And what a difference a Q makes. Even the Fully Furnished Group, which provides furnishings to developers for show homes and furnishing packs for individual properties, has just reported a 10% increase in income for Q1 of 2009, compared to the same period last year.

Growing optimism
Builders Crest Nicholson are also optimistic there will be improvement before 2011. Stephen Stone, Chief Executive of Crest Nicholson says, “It is encouraging to note that some lenders, albeit cautiously, are beginning to offer higher loan-to-value deals than was previously the case. This indicates a belief that house price falls are easing, and certainly I believe that we will start to see the market picking up again in 2010. The fall in interest rates appears to have done much to stimulate consumer demand.

“A significant proportion of housing supply is set to be delivered through large scale regeneration schemes, but the problem is that these require major investment in local and regional infrastructure. As a result, the delivery of smaller scale schemes will be equally important in terms of delivering the desired growth in housing supply. We need to concentrate on building the homes that people need, in the locations that people genuinely want to live in.
“Planning policies to date have historically been concerned with increasing density, but we need to commit to delivering an increased supply of larger three and four bedroom homes alongside apartments.”

The Key Note report concedes the outlook is likely to become slightly rosier from next year, but adds much may depend on which housebuilders actually survive into 2010. On the plus side, it notes:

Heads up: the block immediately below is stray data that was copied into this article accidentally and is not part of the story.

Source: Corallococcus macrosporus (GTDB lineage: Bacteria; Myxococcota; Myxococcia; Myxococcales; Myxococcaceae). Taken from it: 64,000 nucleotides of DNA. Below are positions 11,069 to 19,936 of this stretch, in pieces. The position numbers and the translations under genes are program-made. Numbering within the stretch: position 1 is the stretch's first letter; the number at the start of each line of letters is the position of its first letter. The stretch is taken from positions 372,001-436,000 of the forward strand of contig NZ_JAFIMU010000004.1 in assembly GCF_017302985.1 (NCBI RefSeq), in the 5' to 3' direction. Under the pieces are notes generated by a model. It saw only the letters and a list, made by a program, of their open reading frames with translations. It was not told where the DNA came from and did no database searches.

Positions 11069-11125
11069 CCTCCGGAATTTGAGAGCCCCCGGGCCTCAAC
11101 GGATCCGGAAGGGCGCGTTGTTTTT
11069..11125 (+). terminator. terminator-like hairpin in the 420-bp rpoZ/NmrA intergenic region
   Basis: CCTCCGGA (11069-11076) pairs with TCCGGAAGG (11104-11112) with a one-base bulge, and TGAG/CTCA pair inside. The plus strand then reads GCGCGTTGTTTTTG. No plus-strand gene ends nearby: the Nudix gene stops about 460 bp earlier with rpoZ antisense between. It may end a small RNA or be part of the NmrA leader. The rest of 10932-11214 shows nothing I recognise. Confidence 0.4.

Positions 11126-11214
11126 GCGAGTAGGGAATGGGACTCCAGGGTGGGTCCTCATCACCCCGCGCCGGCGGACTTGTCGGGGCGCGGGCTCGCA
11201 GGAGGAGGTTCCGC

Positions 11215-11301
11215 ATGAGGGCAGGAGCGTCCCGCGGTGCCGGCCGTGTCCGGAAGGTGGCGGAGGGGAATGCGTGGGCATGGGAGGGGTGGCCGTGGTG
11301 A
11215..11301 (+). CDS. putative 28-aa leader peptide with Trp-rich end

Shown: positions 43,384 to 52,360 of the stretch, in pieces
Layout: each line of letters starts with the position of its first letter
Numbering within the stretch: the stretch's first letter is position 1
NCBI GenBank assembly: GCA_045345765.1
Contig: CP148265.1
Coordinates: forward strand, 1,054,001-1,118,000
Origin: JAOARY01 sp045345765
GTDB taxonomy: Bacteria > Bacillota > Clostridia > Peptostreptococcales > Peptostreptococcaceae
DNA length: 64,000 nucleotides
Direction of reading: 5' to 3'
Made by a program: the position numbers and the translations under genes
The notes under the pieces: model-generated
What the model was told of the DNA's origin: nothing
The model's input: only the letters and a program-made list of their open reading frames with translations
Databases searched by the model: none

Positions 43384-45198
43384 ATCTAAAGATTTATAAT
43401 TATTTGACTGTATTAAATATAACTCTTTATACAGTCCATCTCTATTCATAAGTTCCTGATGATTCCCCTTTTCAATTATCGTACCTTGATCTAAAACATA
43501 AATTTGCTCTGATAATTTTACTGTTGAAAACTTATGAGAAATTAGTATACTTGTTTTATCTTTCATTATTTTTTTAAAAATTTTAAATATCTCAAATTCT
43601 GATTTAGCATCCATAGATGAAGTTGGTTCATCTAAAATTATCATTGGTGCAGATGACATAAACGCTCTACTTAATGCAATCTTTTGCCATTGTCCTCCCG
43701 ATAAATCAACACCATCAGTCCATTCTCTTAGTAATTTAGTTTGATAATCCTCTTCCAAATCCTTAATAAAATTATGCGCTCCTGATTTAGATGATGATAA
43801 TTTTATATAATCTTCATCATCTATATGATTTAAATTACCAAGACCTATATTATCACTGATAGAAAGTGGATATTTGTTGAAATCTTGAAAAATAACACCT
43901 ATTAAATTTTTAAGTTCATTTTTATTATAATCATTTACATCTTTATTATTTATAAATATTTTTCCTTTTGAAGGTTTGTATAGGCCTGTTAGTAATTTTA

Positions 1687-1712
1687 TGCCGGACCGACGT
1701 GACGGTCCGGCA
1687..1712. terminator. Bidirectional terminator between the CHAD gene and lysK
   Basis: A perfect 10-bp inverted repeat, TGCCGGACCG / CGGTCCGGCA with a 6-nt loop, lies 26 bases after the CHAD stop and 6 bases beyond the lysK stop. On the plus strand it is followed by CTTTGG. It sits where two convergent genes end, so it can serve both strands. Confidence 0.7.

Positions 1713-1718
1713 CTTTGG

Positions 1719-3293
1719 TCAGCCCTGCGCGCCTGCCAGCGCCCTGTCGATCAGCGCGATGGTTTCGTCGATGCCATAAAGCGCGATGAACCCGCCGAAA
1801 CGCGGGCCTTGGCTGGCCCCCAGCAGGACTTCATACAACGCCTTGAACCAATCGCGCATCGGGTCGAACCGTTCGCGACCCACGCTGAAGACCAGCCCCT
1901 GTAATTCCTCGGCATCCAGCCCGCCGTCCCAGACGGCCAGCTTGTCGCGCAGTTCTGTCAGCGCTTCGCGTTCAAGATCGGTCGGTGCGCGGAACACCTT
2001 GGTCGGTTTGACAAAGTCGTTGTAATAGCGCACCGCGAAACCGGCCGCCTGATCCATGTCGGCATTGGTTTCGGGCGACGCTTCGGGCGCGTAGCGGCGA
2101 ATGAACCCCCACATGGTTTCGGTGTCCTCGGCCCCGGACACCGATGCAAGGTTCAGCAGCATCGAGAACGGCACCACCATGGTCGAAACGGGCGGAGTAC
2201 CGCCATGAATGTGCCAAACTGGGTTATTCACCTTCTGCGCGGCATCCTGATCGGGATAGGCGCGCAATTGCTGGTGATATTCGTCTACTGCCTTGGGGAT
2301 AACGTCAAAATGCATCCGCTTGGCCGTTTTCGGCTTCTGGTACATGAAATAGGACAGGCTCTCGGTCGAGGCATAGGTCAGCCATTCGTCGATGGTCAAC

The UK housing market tends to be cyclical, with sustained consumer demand eventually leading to an upturn. This means that it is likely to pick up over the next two to three years, despite the current harsh economic conditions.
Home ownership in the UK is particularly strong (at 70 per cent) and there is, therefore, likely to be long-term demand for housing repair, maintenance and improvement (RM&I), as consumers continue to invest in their properties.

Despite drops in house prices in 2008, investment in property still appears to offer good long-term prospects.
The housing sector has been recognised for its contribution to the economy and the role that it plays in creating affordable housing for an increasing population. The Government is, therefore, focused on assisting housebuilders.

The last point has been greeted with hollow laughter from the property industry. For a start, there has been a rapid turnover of Housing Ministers, three in as many years, each waving a raft of ‘initiatives’ which have had to be absorbed by the industry 

The Connells Estate agency Group, with 460 branches, is one of the UK’s biggest sellers of new homes, selling for most of the top 20 house builders in the UK.
“It makes me guffaw when I read about the Government expecting 240,000 new homes a year,” says Stephen Shipperley, Group Chairman. “Historically, there have never been more than 200,000 built in any year. The three main problems with that are the planning system, availability of land and not enough skills and labour.”